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Uche Nduka


To put aside this coffee
And go to
The waterline where
Your hips give in
To starlight.

To cross a shadow as it crosses you.

You: as open as summer.


Interview with the Poet - by Nola Summers

Nola Summers: Why the move to New York? What do you like or dislike about New York?

Uche Nduka: I guess the time for me to change base from Germany simply rang in. It struck me a few months ago that I no longer felt as creatively relaxed in Germany as I used to be. My writing thrives better when I am totally -- physically, psychically, spiritually, artistically -- attuned to a place. I lived in Germany for 9 years. Those years matured me in all the right ways. They also taught me to embrace the whole world as my home. Germany and my travels confirmed my natural propensity towards cosmopolitanism. I am restlessly enamored of the unforeseen. Since I left Nigeria, my home country, in October 1994 my life has more or less been improvisatory. Many close friends have enriched and still enrich my peripatetic existence. I have learnt to choose my battles better; my battles against injustice, racism, provincialism, aggressive secularism, pomposity, victim-ology, political myopia, cynicism, anti-intellectualism, artistic timidity, selfishness, fashionable joylessness, militant patriotism. So I moved to New York to perhaps be in a position to continue the search for authenticity and continue the work in uplifting the Human Estate.

I like the astounding energy of New York. I like the anonymity it gives me. I like the friendliness of people in the streets here. I admire the exciting literary and music scenes of New York. I admire the architecture. New York seems to be multicultural. On the minus side I detest the mainly misogynist, racist, violent, formulaic rap music I have heard so far since I arrived in New York.

Nola: What or who inspires you?

Uche: Love. Fellowship. Peace. Beauty. Civil courage. Trees. Children. Women. Deep spirituality. History. Philosophy. Travel. Music. The Sea. Paintings. Sculpture. Streets. Fine Wine. Aerobics. Daddy. Mommy. Photography. Gardening. Hiking. Parks. Laughter. Sex. Good food. Birdwatching. Reveries. Dreams. Eroticism. Magenta. Dance. Girls. Mountains. Literature. Partying. Movies. God. Goddess. Horses. Cats. Dogs. Archeology. Boats. Plants. Dolls. Effigies. Harmattan. The seasons. Artists. My own aesthetic/literary path seems to be a playful style of fortitude; refusing to be infected with a closure complex; sticking to alleviating the defamation of creative provisionality. My work does not set stock on definitiveness, on completeness. Sometimes it is self-reflexive; sometimes it is self-reformative; sometimes it is self-incriminating. The bulk of my work so far is shiftingly linear, non-linear, cyclic, episodic, impressionistic, and aphoristic. The texts reject any separation between the spiritual and the corporeal.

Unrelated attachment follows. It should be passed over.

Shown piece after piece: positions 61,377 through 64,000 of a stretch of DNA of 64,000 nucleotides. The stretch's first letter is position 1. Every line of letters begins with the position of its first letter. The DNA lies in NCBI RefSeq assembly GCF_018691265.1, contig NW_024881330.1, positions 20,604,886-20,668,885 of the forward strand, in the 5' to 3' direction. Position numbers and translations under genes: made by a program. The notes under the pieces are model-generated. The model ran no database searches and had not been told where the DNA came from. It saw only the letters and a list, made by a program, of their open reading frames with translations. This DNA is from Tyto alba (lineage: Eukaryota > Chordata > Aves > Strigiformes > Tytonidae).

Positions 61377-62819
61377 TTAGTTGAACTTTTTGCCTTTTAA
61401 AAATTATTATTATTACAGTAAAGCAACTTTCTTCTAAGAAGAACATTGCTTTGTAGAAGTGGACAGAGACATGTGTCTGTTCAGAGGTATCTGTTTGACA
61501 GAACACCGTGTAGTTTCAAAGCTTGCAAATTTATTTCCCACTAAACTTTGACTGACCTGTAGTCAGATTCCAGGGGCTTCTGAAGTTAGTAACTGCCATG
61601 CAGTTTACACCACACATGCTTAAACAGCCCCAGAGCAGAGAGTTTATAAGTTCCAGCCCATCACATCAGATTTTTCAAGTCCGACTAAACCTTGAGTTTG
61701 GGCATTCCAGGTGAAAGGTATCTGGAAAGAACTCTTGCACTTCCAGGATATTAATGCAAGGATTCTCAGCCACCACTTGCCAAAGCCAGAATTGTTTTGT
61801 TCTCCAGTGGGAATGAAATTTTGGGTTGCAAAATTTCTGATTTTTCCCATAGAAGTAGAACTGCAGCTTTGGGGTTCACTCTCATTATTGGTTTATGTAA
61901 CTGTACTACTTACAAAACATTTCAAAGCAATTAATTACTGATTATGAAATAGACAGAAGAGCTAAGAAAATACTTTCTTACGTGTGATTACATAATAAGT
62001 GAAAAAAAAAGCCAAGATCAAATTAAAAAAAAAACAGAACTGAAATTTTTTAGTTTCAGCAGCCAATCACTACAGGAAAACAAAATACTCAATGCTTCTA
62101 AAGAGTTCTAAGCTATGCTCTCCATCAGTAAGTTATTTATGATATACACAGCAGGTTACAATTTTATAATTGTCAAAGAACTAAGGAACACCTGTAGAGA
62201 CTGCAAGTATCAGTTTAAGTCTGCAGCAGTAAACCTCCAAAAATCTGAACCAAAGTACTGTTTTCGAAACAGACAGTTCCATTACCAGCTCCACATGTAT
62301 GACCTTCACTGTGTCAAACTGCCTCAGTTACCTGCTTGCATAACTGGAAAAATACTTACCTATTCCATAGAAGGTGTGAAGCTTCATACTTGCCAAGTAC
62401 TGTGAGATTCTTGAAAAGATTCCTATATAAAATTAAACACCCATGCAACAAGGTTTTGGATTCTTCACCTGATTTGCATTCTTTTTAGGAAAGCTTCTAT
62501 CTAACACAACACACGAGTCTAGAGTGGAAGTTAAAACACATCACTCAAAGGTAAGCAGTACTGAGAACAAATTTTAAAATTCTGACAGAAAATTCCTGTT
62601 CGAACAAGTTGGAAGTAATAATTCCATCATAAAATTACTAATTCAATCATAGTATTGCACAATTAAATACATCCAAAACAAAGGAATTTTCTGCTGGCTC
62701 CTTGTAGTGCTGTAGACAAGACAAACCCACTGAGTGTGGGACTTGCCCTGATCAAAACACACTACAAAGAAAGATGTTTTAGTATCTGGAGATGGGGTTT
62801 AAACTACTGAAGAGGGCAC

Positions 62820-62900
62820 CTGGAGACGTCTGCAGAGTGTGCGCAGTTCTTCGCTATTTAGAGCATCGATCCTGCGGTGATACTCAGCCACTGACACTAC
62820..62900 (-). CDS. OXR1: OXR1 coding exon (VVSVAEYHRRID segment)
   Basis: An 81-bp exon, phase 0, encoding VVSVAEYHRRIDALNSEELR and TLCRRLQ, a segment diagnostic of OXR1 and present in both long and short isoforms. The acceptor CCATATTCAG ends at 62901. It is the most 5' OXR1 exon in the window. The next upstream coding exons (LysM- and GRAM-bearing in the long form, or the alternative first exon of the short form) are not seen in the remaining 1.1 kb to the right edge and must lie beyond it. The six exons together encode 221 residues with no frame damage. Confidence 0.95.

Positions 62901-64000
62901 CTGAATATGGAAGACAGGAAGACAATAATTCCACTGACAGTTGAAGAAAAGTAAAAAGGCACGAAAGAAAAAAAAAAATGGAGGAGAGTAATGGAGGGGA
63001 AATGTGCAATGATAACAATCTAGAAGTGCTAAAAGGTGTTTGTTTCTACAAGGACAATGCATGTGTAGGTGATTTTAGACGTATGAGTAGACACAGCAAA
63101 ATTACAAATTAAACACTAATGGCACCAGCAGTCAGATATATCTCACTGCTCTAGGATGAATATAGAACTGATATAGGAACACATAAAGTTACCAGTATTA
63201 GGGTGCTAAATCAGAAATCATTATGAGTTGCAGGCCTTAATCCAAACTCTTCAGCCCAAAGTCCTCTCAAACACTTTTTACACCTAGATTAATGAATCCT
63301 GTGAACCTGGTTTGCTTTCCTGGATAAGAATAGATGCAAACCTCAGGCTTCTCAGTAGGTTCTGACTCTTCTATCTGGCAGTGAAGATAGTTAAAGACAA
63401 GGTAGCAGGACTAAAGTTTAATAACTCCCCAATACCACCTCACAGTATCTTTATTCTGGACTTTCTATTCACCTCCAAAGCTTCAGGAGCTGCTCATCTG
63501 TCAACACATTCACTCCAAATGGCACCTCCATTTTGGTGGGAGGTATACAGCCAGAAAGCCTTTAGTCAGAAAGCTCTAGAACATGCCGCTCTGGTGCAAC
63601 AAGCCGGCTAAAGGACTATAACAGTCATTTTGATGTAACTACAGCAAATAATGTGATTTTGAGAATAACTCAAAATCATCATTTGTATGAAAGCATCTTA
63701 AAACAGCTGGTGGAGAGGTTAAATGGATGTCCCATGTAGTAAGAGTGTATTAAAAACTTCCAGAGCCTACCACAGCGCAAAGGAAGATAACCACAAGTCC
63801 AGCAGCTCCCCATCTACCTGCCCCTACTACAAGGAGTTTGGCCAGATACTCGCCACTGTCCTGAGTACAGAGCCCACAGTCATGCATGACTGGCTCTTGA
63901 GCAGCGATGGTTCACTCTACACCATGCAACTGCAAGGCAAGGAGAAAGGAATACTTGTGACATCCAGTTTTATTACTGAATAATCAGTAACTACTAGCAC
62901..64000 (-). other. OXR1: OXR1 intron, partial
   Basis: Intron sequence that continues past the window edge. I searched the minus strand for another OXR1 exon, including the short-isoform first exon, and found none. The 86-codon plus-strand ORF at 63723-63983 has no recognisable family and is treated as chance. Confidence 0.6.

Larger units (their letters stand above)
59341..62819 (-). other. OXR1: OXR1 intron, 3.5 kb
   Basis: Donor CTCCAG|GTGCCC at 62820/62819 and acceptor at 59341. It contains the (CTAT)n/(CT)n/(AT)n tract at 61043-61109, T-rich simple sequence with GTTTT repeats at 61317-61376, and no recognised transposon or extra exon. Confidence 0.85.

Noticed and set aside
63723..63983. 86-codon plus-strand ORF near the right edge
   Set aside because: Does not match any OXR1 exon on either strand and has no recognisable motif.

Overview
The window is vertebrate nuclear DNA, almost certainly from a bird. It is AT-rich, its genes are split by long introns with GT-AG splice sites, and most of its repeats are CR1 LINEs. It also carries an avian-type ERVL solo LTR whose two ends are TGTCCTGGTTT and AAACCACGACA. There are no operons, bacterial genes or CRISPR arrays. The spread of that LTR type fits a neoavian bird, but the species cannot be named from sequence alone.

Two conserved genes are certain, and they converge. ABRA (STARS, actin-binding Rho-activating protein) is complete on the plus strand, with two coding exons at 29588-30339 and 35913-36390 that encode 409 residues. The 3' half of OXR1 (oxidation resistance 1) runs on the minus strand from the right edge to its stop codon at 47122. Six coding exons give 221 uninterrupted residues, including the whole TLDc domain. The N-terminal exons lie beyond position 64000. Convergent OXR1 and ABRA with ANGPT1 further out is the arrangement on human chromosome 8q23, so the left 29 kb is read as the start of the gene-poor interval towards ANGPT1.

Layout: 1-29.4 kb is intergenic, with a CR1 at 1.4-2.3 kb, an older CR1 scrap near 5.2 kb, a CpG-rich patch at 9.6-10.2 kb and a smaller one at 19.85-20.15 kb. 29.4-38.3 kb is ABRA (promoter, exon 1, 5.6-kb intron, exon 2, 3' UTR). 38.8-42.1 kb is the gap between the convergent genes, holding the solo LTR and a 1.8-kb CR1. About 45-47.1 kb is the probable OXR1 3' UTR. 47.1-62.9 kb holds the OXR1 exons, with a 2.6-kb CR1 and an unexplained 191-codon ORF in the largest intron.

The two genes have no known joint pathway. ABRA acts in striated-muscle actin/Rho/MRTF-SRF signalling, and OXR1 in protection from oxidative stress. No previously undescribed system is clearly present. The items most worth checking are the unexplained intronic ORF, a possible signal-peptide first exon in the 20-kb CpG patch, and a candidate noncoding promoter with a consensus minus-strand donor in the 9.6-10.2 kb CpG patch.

Nola: Do you have a writing ritual? If so, what is it that you do?

Uche: I wake up each day around 6 am and slide into my meditation mode and pose. Afterwards I go jogging or walking. Returning to the house I shower, grab coffee, and go sit to write. I write in long hand. Once the writing starts flowing I go along with it, editing nothing; just staying loose with the surge of words. I stop whenever the words and ideas dry up. The editing happens when I intuitively feel the time for that has come. After years of plodding on, I have come to realize that I do not write with the intention of meeting a general approval. I write whatever the theme, whichever the style, wherever the place and out of a deep necessity. My creative objectifications are driven by my existential need for both solitude and communion.

Nola: Tell me about your first job -- the first thing you were paid to do.

Uche: I worked as the first Executive Secretary of the Association of Nigerian Authors in Lagos from 1987 to 1989. This was the first job I was paid to do. It entailed writing the minutes of the meetings of the executive of the association, collecting the books and manuscripts sent in for the annual literary prizes, traveling to deliver the materials to the judges, helping in organizing the annual Conferences of the Literary Association, providing emergency accommodations for footloose writers that showed up in the Secretariat which was situated in the Annex 3 of the National Theatre in Lagos, liaising with the cultural centers of countries like France, United States of America, Britain, Brazil, Germany, Italy, South Africa etc. I loved that job. I got to meet many local and foreign writers.

Nola: If you weren't doing this what would you be doing as a career?

Uche: I would perhaps have been a sailor. I still have dreams of sailing the seas.

Nola: What path do you see yourself taking in the future?

Uche: I see myself expanding in my creative capacities. I hope to add photography, teaching, music-making, and film-making to my creative itinerary.

Nola: Who (anyone -- past or present) would you like to sit down and dine with and what would you eat?

Uche: Rosa Parks. And I would like us to wolf down some rice and chicken.

©2008 by Uche Nduka

Uche Nduka was born and raised in Nigeria. He is a poet, percussionist, essayist, and lecturer; he presently lives in New York City. His latest work eel on reef is available at Amazon, and he recently was a runner-up for the Rauxa Prize for Erotic Writing. He can be contacted through his MySpace.

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